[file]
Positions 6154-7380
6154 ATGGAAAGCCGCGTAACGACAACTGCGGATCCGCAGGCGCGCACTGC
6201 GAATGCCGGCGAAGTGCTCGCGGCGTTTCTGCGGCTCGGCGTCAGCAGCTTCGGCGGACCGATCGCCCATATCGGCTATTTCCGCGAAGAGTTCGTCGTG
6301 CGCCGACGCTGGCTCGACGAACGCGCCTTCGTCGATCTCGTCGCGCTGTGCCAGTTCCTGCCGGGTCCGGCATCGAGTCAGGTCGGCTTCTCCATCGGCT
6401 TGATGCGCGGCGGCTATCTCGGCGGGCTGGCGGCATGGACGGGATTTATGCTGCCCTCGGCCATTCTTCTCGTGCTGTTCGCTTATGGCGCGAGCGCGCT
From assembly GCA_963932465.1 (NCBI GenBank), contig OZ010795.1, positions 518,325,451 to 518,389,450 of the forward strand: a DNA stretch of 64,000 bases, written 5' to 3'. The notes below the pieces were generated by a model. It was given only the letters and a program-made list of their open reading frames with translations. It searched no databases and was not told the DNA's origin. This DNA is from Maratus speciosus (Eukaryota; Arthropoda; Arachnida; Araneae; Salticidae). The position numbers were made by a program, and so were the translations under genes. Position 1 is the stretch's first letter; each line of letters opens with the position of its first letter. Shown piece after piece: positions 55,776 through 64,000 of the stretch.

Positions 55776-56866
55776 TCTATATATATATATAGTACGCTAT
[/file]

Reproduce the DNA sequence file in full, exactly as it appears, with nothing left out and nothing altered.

Positions 6154-7380
6154 ATGGAAAGCCGCGTAACGACAACTGCGGATCCGCAGGCGCGCACTGC
6201 GAATGCCGGCGAAGTGCTCGCGGCGTTTCTGCGGCTCGGCGTCAGCAGCTTCGGCGGACCGATCGCCCATATCGGCTATTTCCGCGAAGAGTTCGTCGTG
6301 CGCCGACGCTGGCTCGACGAACGCGCCTTCGTCGATCTCGTCGCGCTGTGCCAGTTCCTGCCGGGTCCGGCATCGAGTCAGGTCGGCTTCTCCATCGGCT
6401 TGATGCGCGGCGGCTATCTCGGCGGGCTGGCGGCATGGACGGGATTTATGCTGCCCTCGGCCATTCTTCTCGTGCTGTTCGCTTATGGCGCGAGCGCGCT
From assembly GCA_963932465.1 (NCBI GenBank), contig OZ010795.1, positions 518,325,451 to 518,389,450 of the forward strand: a DNA stretch of 64,000 bases, written 5' to 3'. The notes below the pieces were generated by a model. It was given only the letters and a program-made list of their open reading frames with translations. It searched no databases and was not told the DNA's origin. This DNA is from Maratus speciosus (Eukaryota; Arthropoda; Arachnida; Araneae; Salticidae). The position numbers were made by a program, and so were the translations under genes. Position 1 is the stretch's first letter; each line of letters opens with the position of its first letter. Shown piece after piece: positions 55,776 through 64,000 of the stretch.

Positions 55776-56866
55776 TCTATATATATATATAGTACGCTAT